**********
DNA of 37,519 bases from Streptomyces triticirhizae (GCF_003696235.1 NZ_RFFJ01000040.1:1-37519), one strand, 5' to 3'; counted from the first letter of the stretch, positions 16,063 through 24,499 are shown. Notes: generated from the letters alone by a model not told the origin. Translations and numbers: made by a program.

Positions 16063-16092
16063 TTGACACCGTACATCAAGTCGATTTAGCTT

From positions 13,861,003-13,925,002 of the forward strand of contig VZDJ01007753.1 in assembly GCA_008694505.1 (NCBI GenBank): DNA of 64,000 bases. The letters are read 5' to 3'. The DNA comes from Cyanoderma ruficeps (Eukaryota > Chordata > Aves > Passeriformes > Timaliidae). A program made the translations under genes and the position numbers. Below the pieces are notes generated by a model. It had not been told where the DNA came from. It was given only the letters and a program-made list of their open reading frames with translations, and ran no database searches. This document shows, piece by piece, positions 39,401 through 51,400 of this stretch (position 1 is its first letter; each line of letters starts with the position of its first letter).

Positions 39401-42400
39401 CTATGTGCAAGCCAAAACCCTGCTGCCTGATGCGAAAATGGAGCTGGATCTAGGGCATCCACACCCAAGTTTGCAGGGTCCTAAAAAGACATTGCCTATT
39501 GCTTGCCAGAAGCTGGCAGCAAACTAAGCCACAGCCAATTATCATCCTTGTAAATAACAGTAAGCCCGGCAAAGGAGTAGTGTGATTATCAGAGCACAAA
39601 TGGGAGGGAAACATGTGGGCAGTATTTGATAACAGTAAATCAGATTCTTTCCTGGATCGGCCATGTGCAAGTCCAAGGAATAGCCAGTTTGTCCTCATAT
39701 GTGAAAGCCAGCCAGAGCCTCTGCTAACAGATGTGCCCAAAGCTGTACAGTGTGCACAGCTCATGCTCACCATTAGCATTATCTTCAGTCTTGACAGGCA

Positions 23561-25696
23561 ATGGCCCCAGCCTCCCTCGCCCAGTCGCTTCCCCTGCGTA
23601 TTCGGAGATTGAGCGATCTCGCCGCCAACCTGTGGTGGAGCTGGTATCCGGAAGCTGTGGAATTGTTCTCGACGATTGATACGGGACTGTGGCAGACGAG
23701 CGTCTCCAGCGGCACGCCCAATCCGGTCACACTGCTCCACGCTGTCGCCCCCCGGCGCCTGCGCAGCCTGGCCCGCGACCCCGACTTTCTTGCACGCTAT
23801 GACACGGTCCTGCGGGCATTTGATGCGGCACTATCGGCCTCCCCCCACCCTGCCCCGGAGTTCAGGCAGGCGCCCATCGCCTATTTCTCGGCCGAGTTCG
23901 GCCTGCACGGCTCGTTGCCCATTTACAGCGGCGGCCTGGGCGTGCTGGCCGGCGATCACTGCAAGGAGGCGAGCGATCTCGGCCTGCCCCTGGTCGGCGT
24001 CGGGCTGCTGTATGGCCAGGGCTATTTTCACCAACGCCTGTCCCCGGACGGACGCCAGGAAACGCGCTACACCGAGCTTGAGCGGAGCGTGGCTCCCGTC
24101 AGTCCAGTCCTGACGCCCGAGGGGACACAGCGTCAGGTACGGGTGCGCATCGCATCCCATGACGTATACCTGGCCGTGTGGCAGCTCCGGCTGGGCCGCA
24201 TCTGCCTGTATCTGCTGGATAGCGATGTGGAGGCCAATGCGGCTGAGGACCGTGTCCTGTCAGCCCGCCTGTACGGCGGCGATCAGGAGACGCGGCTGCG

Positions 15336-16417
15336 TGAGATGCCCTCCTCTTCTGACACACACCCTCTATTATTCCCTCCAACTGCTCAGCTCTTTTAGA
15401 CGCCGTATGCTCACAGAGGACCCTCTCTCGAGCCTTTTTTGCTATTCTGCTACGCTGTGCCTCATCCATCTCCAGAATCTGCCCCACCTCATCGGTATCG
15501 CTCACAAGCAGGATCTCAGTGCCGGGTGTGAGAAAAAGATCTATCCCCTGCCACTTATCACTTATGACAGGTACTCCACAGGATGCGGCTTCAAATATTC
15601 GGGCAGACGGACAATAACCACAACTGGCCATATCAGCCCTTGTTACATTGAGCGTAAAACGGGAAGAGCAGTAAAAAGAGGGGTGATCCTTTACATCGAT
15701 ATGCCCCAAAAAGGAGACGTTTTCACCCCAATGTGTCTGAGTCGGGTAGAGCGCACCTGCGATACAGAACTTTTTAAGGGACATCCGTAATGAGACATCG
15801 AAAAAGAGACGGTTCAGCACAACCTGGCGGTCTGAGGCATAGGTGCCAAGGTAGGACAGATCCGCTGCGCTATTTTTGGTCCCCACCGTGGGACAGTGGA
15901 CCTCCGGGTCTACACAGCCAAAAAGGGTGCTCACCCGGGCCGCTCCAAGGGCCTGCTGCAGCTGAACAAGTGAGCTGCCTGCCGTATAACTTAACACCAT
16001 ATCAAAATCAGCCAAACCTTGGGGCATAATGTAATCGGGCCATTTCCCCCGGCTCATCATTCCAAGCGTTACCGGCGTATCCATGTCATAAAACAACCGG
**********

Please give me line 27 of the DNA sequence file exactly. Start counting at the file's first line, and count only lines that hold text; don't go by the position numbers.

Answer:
16001 ATCAAAATCAGCCAAACCTTGGGGCATAATGTAATCGGGCCATTTCCCCCGGCTCATCATTCCAAGCGTTACCGGCGTATCCATGTCATAAAACAACCGG